I wanted to title this blog post “Ecumenical Radicalism” but what does that mean? Ecumenical is a term with Christian origins that encourages believers from different denominations to better understand one-another and strive for unity while respecting difference. Being ecumenical is something that left-wing activists should aspire to today.
But first, a word on radicalism.
The origins of the word “radical” can be traced back to the Latin word for “root.” Radical means the root of a word in linguistics, and radical is also associated with a root number in mathematics. Things are no different in politics.
Political radicals seek to get to the root of a political problem, and seek systemic solutions to these problems. Poverty is a problem, but capitalism is at its root. Domestic violence is a problem, but sexism and patriarchy are at its root.
Just as these problems have systemic origins, their solutions must invariably be systemic. Capitalism, patriarchy, and other oppressive or exploitative systems can be uprooted and replaced with more liberating and egalitarian alternatives.
Why Open-Minded Radicalism?
Unfortunately, radical political perspectives are very marginal in most parts of the world today. In most places, people who actually seek to implement radical change are few and remain fragmented. There are political and historical reasons for this which are important to understand, but the main point here is that radical political tendencies are marginal.
Despite this seemingly intractable marginally of the left, radical organizers have a tendency to divide ourselves further into competing philosophical and organizational camps, cliques, micro-sects, and factions. We are often engaged in a cold, or even overt, war with one another instead of focusing on the real problems.
The real problems we face today are increasingly pressing, from rising tides of racism and outright fascism, to the unstable global capitalist economy, to the threat of climate change. These serious dangers should compel us to work together with the ultimate goal of seeing thousands of people participating in collective social struggle. As far as possible, the activist left needs to work together.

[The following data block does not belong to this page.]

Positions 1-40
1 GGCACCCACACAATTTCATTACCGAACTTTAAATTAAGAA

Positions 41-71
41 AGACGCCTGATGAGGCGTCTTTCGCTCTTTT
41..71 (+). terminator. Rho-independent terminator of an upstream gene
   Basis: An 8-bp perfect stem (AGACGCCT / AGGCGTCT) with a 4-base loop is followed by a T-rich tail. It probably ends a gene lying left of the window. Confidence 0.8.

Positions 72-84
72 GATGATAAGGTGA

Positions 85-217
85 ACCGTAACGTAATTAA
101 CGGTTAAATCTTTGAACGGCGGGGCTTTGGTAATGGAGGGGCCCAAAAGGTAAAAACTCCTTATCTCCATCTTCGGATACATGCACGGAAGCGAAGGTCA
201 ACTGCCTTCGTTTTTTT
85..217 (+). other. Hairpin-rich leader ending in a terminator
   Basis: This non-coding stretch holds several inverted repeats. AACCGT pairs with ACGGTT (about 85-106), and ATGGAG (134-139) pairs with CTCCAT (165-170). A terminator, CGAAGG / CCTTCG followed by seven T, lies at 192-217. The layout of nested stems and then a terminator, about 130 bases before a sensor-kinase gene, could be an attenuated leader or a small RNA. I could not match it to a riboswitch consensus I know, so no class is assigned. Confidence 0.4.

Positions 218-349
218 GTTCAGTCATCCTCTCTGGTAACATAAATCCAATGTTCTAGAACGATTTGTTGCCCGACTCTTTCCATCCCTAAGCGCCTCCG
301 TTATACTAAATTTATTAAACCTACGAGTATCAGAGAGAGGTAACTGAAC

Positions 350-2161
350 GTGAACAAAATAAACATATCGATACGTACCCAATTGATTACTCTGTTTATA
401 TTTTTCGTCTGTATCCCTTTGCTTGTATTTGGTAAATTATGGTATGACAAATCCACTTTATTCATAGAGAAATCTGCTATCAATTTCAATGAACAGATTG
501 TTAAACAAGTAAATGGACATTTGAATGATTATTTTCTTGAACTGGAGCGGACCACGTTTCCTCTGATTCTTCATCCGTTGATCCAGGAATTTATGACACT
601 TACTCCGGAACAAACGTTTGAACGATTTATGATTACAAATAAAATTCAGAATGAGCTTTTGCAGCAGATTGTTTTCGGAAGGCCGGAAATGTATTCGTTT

Here’s where the idea of ecumenicalism comes in. The Paulist North American Office for Ecumenical and Interfaith Relations in Boston has a director by the name of Thomas Ryan. Father Ryan lays out principles of what it means to be ecumenical in a short article. Out of political necessity—but also for fun—I adapted these principles for political ends.
I hope that you find this article useful. As always, take these as ideas for collective discussion rather than gospel.
1) Be fascinated and curious about that which is different
Ryan encourages us “to risk peeping out of our provincial perspectives and opening ourselves to the bigger picture. Ecumenism is a way of living that dares to think globally and live trustfully with differences in community.”
Left organizers of various political tendencies are often entrenched in provincial perspectives of their own. We ought to strive to branch out from our cliques, dogmas, and sects with a spirit of curiosity, looking at the bigger picture and identifying common ground.
Marxism has a lot to say about the capitalism and society today, for example, while anarchism has fascinating insights about the dangers of power, the state, and how to struggle for social change. Be fascinated about different ideas, and incorporate whatever is good in given circumstances, rather than confining one’s self to a narrow perspective.
2) Be willing to learn
“Truth is seldom discovered in isolation but rather through dialogue in diverse community.” I am a member of a very small, anti-capitalist group called Solidarity Winnipeg, and one of the real benefits is the dialogue we share amongst an increasingly diverse membership. There are anarchists, socialists, left social democrats, environmentalists, and those forming their politics.
We all have a range of experiences and perspectives, and benefit from our differences. We’re all nevertheless part of an anti-capitalist community that shares the view that our current political economic system should be replaced with more egalitarian and liberating alternatives.
3) Cultivate an historical consciousness